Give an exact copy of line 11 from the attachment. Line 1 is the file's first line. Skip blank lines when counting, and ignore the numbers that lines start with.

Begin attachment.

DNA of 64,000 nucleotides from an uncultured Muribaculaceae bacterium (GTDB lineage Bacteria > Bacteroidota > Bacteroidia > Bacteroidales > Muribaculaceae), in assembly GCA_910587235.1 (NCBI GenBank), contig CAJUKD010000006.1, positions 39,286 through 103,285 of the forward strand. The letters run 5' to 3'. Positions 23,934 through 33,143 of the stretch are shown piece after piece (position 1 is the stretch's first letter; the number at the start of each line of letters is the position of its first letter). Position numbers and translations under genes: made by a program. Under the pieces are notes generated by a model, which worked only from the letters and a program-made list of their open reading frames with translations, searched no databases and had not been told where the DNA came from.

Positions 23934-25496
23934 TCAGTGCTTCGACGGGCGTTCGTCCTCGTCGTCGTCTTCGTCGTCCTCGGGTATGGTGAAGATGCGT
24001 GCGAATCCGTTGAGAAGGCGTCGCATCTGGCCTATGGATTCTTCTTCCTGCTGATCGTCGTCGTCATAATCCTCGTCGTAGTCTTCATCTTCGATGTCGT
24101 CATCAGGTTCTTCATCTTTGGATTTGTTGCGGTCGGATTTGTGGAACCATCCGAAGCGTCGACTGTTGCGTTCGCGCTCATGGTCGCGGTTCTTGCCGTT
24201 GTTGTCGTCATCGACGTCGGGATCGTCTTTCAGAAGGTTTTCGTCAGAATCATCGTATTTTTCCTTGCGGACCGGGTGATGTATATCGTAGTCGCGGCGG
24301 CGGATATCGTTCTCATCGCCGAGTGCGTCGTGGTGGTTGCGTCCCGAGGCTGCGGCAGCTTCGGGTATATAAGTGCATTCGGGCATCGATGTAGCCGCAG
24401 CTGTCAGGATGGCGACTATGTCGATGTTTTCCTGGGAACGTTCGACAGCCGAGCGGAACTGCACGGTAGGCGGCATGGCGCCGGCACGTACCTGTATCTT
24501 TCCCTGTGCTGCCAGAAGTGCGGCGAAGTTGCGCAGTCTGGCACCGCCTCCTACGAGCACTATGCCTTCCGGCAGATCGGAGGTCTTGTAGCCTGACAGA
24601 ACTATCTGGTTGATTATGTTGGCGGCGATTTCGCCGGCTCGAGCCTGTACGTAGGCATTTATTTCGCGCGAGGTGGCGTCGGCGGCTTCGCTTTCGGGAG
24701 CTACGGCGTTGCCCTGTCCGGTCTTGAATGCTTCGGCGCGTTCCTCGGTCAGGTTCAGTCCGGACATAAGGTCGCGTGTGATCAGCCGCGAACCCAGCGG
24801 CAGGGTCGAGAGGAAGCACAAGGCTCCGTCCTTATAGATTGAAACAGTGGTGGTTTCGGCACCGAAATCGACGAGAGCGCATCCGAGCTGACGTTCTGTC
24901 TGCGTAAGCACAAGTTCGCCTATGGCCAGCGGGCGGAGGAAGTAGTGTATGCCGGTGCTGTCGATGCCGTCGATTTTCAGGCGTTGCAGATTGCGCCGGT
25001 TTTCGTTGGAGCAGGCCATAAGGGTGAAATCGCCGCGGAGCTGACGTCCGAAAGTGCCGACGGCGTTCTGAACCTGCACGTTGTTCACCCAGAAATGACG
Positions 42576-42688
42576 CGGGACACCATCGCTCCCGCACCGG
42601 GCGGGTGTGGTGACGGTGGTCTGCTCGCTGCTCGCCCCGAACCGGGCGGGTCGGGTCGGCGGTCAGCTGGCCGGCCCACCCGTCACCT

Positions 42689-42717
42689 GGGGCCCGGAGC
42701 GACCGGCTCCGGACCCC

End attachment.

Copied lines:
24701 CTACGGCGTTGCCCTGTCCGGTCTTGAATGCTTCGGCGCGTTCCTCGGTCAGGTTCAGTCCGGACATAAGGTCGCGTGTGATCAGCCGCGAACCCAGCGG